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Welcome to the Jungle

July 17, 2013

It was an early start from Lima to the Amazon, which we actually later found out was the Madre de Dios (Mother of God) River. A branch of the Amazon, but not the big river itself. What I was reading as the Amazon River, was actually referring to the Amazon Rainforest. Still a pretty impressive sight.

We met for breakfast at 6 and learned that we’d been upgraded to first class. At the airport it seemed our luck had run out when our flight was delayed. We soon learned however that the flight’s scheduled first stop in Cusco had been canceled and we’d head directly to Puerto Maldonado, arriving a half hour earlier than expected. Graham and I had a moment of guilt thinking out our companions probably just then boarding in the UK, but we cheered our good luck.

At the airport we struck up a conversation with a man from Ottawa on his fifth visit to Peru. When we asked what brought him back year after year he said I come for ayahuasca, a shamanic drink. Oooooh kay….. we both said as he explained the benefits of the hallucinogen.

On the plane we chatted about the just announced Trayvon Martin verdict. An American man in the row ahead jumped in asking about riots. I don’t know, I said, I hope not. He replied, you know Jesse J and Reverend Al will be down their stirring them up” (sadly he didn’t mean her). I whispered to Graham, “he and I have different politics.”

We joined with a few other travelers to the Eco Amazonian Lodge at Puerto Maldonado. Julia and Ben from Boston quickly struck up a conversation and we compared notes on our shared home city. At the lodge, a cross between summer camp, Dirty Dancing, and a 5-star hotel (albeit one that only had electricity from 6-11pm every night), we met Liz and Ruben from Holland and they joined our merry band.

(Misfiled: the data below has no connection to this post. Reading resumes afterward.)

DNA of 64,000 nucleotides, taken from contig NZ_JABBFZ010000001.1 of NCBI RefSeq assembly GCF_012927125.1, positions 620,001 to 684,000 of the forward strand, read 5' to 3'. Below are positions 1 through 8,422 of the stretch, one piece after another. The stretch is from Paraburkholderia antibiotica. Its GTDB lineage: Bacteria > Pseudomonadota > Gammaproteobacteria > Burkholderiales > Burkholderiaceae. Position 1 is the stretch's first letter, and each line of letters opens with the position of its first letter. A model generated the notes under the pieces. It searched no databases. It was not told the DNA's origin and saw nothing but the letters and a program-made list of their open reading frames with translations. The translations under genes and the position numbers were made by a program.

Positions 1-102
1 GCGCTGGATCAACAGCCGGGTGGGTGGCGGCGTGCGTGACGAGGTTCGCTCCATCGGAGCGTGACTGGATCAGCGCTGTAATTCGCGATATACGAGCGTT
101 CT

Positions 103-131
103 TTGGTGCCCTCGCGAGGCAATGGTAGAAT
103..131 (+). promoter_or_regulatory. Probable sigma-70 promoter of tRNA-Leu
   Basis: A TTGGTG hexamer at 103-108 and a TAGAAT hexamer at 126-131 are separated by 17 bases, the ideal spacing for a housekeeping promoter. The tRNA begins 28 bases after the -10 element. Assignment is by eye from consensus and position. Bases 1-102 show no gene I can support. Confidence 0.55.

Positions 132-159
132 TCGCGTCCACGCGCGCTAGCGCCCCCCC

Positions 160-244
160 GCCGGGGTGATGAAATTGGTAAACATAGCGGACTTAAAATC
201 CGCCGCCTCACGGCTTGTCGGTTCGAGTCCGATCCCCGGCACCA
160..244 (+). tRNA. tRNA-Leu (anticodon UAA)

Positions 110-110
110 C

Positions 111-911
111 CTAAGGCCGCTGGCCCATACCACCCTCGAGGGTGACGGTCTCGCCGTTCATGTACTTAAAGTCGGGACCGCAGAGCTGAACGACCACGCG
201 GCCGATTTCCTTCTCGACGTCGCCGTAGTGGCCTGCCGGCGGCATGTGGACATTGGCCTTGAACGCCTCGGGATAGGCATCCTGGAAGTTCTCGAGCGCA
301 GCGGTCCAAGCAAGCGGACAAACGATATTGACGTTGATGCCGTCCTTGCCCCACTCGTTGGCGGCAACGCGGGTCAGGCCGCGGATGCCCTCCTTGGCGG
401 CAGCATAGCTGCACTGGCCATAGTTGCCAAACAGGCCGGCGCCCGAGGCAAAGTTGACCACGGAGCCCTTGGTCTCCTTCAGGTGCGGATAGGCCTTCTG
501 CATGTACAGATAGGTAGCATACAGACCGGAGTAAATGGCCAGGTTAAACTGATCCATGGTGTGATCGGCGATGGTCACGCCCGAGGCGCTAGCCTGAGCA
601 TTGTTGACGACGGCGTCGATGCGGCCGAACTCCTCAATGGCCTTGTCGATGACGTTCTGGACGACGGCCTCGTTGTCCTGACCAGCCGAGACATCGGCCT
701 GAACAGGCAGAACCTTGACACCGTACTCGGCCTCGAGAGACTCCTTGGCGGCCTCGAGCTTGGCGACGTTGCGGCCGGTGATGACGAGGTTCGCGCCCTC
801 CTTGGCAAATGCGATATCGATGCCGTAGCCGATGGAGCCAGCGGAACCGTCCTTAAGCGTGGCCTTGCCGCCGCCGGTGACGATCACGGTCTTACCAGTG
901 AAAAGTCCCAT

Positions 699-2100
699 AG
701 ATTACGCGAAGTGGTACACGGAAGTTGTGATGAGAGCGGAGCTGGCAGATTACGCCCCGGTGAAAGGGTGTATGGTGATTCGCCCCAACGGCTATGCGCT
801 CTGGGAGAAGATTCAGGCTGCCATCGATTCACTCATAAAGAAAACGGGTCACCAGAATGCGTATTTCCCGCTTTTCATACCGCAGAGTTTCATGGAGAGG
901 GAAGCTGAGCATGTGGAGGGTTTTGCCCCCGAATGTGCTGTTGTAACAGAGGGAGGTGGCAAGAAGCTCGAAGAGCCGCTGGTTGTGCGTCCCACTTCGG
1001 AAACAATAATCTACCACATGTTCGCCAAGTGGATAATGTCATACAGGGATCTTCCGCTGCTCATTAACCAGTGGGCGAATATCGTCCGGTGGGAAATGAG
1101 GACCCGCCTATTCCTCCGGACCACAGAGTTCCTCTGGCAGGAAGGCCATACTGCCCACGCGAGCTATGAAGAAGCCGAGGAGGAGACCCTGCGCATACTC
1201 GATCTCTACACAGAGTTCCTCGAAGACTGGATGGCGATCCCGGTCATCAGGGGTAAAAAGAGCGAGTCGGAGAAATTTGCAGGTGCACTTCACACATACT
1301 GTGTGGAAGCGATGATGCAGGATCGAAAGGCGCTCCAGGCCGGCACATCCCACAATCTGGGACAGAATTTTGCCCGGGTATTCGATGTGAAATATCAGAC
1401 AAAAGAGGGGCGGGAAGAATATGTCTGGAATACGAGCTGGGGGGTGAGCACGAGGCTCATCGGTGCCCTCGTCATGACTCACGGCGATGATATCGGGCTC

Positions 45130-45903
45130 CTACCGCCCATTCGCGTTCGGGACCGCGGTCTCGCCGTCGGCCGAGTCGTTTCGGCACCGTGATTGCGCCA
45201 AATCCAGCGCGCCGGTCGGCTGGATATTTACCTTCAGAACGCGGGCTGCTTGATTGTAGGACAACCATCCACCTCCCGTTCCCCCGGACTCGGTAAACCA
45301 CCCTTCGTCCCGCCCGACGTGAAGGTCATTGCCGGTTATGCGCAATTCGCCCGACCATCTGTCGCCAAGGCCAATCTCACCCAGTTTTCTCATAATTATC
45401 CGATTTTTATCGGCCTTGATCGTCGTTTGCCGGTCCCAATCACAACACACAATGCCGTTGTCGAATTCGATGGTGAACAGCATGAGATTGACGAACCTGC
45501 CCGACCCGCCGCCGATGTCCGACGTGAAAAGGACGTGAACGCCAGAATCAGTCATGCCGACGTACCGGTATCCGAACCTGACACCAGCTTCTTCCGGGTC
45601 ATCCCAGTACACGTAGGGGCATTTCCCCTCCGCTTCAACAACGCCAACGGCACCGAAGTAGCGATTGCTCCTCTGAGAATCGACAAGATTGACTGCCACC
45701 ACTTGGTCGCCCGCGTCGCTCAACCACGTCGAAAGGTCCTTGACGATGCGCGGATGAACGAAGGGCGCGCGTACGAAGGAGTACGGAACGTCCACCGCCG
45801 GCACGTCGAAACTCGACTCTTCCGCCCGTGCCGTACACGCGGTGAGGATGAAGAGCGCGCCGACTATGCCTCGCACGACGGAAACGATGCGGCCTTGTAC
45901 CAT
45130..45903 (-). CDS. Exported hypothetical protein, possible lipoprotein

After a substantial lunch, we headed out on small river boats to Monkey Island, a monkey preserve, where, led by our guide Dave and his very impressive machete, we were swarmed by monkeys as well as macaws, vultures, and giant butterflies.

After a quick nap and another meal, we boarded the boats again in darkness to go crocodile spotting. Shining a light on the shore, our guide pointed them out as their eyes reflected back. After a long ride we let the boat drift downstream back to the lodge as we contemplated the Milky Way, Southern Cross, and other constellations to the lapping water and insect and animal symphony around us.

A 5 am start the next day, had us all in bed by 10 pm.

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